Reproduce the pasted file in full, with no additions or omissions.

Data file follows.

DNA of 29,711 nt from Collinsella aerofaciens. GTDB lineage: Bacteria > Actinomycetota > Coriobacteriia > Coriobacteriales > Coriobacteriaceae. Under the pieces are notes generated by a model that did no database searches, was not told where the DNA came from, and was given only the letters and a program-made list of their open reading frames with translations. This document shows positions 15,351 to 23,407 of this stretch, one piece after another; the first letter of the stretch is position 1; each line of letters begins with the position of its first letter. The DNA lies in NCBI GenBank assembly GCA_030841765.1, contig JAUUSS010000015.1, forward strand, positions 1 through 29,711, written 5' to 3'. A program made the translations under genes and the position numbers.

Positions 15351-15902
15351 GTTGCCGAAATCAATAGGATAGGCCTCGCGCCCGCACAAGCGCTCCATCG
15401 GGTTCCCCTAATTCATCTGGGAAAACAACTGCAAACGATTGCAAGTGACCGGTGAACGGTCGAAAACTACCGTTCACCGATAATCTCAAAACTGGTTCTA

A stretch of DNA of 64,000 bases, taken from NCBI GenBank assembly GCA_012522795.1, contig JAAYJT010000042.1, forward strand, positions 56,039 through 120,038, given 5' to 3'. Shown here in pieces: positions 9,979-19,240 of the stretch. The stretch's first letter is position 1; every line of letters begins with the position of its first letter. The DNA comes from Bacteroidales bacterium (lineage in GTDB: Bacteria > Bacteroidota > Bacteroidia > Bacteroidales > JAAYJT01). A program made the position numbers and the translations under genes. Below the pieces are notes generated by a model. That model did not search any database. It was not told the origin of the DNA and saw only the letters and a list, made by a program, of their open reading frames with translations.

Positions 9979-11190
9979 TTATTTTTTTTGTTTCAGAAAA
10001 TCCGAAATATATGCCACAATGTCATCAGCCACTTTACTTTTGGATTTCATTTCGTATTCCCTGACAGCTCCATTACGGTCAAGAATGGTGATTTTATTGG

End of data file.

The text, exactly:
DNA of 29,711 nt from Collinsella aerofaciens. GTDB lineage: Bacteria > Actinomycetota > Coriobacteriia > Coriobacteriales > Coriobacteriaceae. Under the pieces are notes generated by a model that did no database searches, was not told where the DNA came from, and was given only the letters and a program-made list of their open reading frames with translations. This document shows positions 15,351 to 23,407 of this stretch, one piece after another; the first letter of the stretch is position 1; each line of letters begins with the position of its first letter. The DNA lies in NCBI GenBank assembly GCA_030841765.1, contig JAUUSS010000015.1, forward strand, positions 1 through 29,711, written 5' to 3'. A program made the translations under genes and the position numbers.

Positions 15351-15902
15351 GTTGCCGAAATCAATAGGATAGGCCTCGCGCCCGCACAAGCGCTCCATCG
15401 GGTTCCCCTAATTCATCTGGGAAAACAACTGCAAACGATTGCAAGTGACCGGTGAACGGTCGAAAACTACCGTTCACCGATAATCTCAAAACTGGTTCTA

A stretch of DNA of 64,000 bases, taken from NCBI GenBank assembly GCA_012522795.1, contig JAAYJT010000042.1, forward strand, positions 56,039 through 120,038, given 5' to 3'. Shown here in pieces: positions 9,979-19,240 of the stretch. The stretch's first letter is position 1; every line of letters begins with the position of its first letter. The DNA comes from Bacteroidales bacterium (lineage in GTDB: Bacteria > Bacteroidota > Bacteroidia > Bacteroidales > JAAYJT01). A program made the position numbers and the translations under genes. Below the pieces are notes generated by a model. That model did not search any database. It was not told the origin of the DNA and saw only the letters and a list, made by a program, of their open reading frames with translations.

Positions 9979-11190
9979 TTATTTTTTTTGTTTCAGAAAA
10001 TCCGAAATATATGCCACAATGTCATCAGCCACTTTACTTTTGGATTTCATTTCGTATTCCCTGACAGCTCCATTACGGTCAAGAATGGTGATTTTATTGG